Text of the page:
VN Firm Eyes Ratanakkiri Land Concession

Vietnamese firm Gia Lai Co Ltd is hoping to establish a land concession of more than 9,000 hec­tares along the border with Viet­nam in Ratanakkiri province’s O’Yadaw district, officials said Tues­day.

In cooperation with the Cam­bo­di­an military, the firm wants to cut back the forest along the border and establish a rubber plantation, O’Yadaw district Governor Hen Bunthan said.

“No activity has started yet. The plan is scheduled for along the bor­der in cooperation with Mi­li­ta­ry Region One,” he said.

Government officials and company representatives made a survey of the proposed concession in February.

Nguyen Sinh, Gia Lai Co Ltd di­rec­tor, could not be reached by e-mail on Tuesday.

It was not immediately clear on Tues­day whether the firm is private or state owned, though it shares the name of a Vietnamese province in the Central Highlands that has been the site of unrest among the region’s ethnic minority Montagnards, thousands of whom have fled to Cambodia claiming persecution in Vietnam.

Pen Bonnar, provincial coordinator of rights group Adhoc, said that letting a Vietnamese firm clear forests may make it harder for asylum-seekers to seek sanctuary in Ra­ta­nak­­kiri province.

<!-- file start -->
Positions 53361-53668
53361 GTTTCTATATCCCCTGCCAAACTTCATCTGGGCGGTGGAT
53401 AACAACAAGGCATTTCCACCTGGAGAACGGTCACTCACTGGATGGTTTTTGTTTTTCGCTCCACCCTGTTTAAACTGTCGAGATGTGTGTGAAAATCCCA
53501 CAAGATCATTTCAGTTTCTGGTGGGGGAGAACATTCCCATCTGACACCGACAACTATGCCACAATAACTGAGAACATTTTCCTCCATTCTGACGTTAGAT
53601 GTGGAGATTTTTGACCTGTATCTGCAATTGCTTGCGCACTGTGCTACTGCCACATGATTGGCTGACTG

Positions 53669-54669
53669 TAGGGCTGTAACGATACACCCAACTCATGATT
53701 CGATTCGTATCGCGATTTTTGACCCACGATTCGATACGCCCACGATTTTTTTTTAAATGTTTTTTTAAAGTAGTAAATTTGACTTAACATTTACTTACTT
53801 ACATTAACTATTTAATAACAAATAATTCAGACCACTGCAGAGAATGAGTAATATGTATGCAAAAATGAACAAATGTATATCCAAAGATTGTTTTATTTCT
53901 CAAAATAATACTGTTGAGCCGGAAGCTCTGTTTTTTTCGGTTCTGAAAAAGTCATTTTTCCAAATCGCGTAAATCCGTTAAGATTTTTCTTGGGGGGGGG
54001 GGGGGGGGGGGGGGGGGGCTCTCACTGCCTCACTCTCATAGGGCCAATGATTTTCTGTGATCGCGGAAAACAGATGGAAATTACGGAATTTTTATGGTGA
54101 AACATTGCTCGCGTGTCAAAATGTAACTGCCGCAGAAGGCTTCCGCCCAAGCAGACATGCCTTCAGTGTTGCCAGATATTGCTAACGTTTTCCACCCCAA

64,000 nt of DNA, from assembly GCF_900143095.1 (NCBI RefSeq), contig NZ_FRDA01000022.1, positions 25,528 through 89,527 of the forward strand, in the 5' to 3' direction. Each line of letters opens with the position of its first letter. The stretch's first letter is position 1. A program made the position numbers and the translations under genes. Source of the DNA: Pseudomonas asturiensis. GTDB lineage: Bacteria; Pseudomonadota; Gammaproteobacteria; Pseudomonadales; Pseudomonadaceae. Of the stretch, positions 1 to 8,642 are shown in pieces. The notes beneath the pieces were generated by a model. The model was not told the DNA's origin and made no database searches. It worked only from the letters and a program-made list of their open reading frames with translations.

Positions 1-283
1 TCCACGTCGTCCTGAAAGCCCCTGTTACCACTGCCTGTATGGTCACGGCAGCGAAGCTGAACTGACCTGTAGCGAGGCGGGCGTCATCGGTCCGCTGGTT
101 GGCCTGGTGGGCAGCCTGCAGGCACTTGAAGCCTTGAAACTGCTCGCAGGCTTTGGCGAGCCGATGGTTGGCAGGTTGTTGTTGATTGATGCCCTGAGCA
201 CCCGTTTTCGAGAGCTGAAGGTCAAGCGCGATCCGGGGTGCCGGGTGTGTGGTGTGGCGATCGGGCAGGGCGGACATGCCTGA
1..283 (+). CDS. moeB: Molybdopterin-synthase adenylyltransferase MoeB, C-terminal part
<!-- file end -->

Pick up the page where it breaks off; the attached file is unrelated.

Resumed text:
“When a company clears the forest, it’s easier for the authorities to find the Montag­nards,” he said.

Puoy Loy, Som Thom commune chief in O’Yadaw, said Tues­day that he has been invited along with commune chiefs from Ya­tung, Pak Nhai and Se San communes to meet with Vietnamese au­thorities along the border today.

He said he believed the meeting would concern land concessions.

Puoy Loy said that Gia Lai Co Ltd recently gave Pak Nhai commune officials a car as a gift for communal use.

Commenting on the proposed land concession, opposition lawmaker Son Chhay accused Viet­nam of encroaching on Cam­bo­di­an territory. “This is land grabbing by Vietnam,” Son Chhay said. “They start to remove the frontier and go deeper into the country.”

Nguyen Thanh Duc, Viet­nam­ese Embassy spokesman, said he had no immediate information on Gia Lai Co Ltd, but added that the embassy will look into the case.

“Between Gia Lai and Ratanak­ki­ri there will be a lot of things happening,” Nguyen Thanh Duc said. Asked to elaborate, he said he would have to consult with Hanoi, adding that his information has been coming from Ratanakkiri rather than Vietnam. “We have to ask Gia Lai province also,” he said.

Vietnamese farmers living along the border sometimes come to work in Cambodia, and vice versa, he said.

“Cambodian firms sometimes hire Vietnamese people to do farming…. It’s a civil dispute, not a dispute between our two countries,” Nguyen Thanh Duc said.

 

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